The health of your car’s engine is critical for it to run efficiently and reliably.
Similarly, the health of your horse’s hindgut or its engine plays an important role in your horse’s overall health and ability to run efficiently.
With both ‘engines’, the type of fuel you put in greatly influences its ability to:
b. its performance and
c. its longevity.
If we fill our car with fuel not designed for it, we quickly find it doesn’t run like it should.
Similarly, with our horses, we may notice they lose weight, have a change in behaviour, their coat becomes dull or they suffer health wise with ulcers, colic or poor immunity.
Therefore, as horse owners, we need to ensure we are filling our horses with the right fuel to keep their engines healthy.
Let’s imagine…You have just purchased a brand-new car after saving for what seems like forever.
You are excited beyond belief as it is everything you have ever dreamed of… your favourite colour, the right size, new sheepskin car seat covers, customised number plates, great tyres, airbags and best of all it has climate control.
The day you pick it up, the car dealership run you through all the exciting features and they mention it is designed to run on a certain type of petrol to ensure you get maximum performance and efficiency.
The engine is powered by the combustion of the petrol to create energy to power your beautiful new car. You can’t wait to get in and go for a drive, but it doesn’t take long before you need to refuel.
As you arrive at the petrol station you notice that there is a different type of fuel on sale to the one you know the car really needs.
You have seen it advertised a lot and you know many of your friends use this petrol as you have heard them talking about it.
The sales assistant reinforces your thoughts and so despite the fact that it’s not really the petrol the car was designed to have, you fill your car up anyway.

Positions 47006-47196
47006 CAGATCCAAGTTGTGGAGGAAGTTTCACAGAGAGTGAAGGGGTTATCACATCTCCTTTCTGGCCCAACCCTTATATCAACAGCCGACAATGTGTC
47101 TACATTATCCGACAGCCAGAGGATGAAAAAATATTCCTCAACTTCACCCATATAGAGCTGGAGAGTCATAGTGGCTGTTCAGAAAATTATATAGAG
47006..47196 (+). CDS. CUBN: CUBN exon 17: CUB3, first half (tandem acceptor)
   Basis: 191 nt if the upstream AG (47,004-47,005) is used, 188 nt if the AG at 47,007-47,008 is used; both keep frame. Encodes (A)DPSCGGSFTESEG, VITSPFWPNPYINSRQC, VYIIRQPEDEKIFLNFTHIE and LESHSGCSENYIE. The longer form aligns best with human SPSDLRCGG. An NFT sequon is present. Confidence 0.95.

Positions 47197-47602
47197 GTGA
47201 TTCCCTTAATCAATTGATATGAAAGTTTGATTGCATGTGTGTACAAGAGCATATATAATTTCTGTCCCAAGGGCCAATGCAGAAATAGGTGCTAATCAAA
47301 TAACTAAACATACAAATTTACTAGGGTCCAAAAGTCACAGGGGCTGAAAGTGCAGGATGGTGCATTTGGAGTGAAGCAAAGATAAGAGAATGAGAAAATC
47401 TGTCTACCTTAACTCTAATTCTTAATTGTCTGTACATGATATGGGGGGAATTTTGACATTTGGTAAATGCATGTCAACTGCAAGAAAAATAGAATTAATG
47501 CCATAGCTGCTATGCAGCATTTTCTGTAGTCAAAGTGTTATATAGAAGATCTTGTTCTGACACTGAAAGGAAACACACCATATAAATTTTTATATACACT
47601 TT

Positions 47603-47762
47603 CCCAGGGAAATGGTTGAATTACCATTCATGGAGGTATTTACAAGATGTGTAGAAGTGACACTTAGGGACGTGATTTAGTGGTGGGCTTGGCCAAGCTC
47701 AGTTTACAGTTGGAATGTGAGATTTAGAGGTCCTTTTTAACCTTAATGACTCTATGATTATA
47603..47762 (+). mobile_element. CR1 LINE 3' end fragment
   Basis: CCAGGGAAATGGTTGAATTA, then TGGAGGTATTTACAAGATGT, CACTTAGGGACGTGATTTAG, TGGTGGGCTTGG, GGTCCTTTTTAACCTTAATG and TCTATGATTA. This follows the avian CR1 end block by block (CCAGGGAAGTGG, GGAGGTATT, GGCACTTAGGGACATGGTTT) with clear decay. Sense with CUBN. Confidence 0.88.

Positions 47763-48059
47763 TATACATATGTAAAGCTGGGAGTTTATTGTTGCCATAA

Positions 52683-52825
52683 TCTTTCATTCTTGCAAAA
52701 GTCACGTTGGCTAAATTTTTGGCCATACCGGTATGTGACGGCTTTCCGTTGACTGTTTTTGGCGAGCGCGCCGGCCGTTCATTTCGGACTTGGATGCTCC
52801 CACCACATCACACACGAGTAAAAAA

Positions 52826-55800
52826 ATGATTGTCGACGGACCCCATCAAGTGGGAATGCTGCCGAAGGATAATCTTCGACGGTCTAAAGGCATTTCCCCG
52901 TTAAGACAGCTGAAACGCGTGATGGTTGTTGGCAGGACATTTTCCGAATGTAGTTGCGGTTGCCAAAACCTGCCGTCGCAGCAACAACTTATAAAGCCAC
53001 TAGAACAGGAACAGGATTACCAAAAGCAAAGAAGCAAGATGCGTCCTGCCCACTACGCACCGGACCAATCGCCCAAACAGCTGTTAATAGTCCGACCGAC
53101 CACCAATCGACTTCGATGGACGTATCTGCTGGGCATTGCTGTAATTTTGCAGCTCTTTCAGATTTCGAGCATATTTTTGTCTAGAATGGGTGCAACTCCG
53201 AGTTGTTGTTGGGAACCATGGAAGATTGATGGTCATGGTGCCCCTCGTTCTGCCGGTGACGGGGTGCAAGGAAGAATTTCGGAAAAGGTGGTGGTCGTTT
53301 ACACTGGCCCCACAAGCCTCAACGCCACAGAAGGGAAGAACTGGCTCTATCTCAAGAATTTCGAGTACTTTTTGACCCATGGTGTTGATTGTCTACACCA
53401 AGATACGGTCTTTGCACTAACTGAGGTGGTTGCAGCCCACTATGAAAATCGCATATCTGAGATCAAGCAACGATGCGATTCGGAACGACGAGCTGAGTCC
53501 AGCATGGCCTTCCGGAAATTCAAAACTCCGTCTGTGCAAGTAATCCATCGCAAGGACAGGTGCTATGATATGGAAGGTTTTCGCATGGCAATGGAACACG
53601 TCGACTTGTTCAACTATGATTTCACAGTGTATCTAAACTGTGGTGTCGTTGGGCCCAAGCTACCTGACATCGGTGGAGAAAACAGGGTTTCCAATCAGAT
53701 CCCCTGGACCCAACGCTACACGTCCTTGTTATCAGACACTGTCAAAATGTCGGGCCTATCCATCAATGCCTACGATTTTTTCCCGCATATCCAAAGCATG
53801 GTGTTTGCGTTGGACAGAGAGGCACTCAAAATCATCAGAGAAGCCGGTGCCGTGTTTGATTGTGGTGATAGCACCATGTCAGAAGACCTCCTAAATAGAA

It doesn’t take long before you notice your car isn’t accelerating as well it was before and soon it starts backfiring and stalling. The reality is, this car is just like your horse.
The horse has an amazing engine, also known as the hindgut.
It relies largely on fibre (petrol) that is fermented (combusted) by microbes to create energy.
Not only does this fermentation process produce energy for your horse but it also produces B Vitamins, Vitamin K and amino acids.
Our horses rely on microbes to convert fibre into energy and other essential nutrients as they don’t have the enzymes necessary to do so themselves.
This means that we must keep these fibre fermenting microbes happy to help best meet our horse’s energy requirement and maintain the production of these essential vitamins.
The hindgut also contains other bacteria which digest other nutrients, like starch and long-chain sugars, which enter the hindgut.
These are in smaller numbers then the fibre fermenting bacteria, unless conditions become more favourable for them including lots of food eg. starch and a more acidic environment.
Unfortunately, the fibre fermenting microbes become less efficient and can die when the pH becomes too acidic.
This is a snowball effect, which in turn can cause less efficient fibre fermentation therefore less energy and vitamin production.
So, like our car that started backfiring and stalling due to the wrong fuel being used, our horses can experience gastric upset (eg. colic), reduced appetite, changes in behaviour, weak hooves, dull coat or start to lose weight.
The intestinal lining becomes inflamed and in severe cases, the good fibre fermenting bacteria die, releasing toxins which are absorbed into the bloodstream and may cause laminitis.
If we go back to the story of the car, the wrong fuel created major problems.
This is also true for horses.
We know that too much starch from grain-based feed ingredients and sugar from molasses are not the fuel our horses were designed to be filled with.
This means that when we are looking at our horses’ diets, providing fuel in the form of fibre from low-sugar forages should be our priority.
Where possible, limit the amount of starch and sugar within the diet by removing grain-based feeds or feeds which contain obviously large quantities of molasses.
If you’re feeding grain, choose extruded or cooked grains which allow starch to be easily digested and don’t feed more than 500g per 100kg body weight of grain-based feeds to ensure starch is not ending up in the hindgut where it can disrupt fibre fermentation.
So, next time you pull into the feed store, remember to choose the right fuel for your horse. Maintaining a healthy hindgut will assist in preventing many health issues and ensure your horse is running efficiently and performing at their best.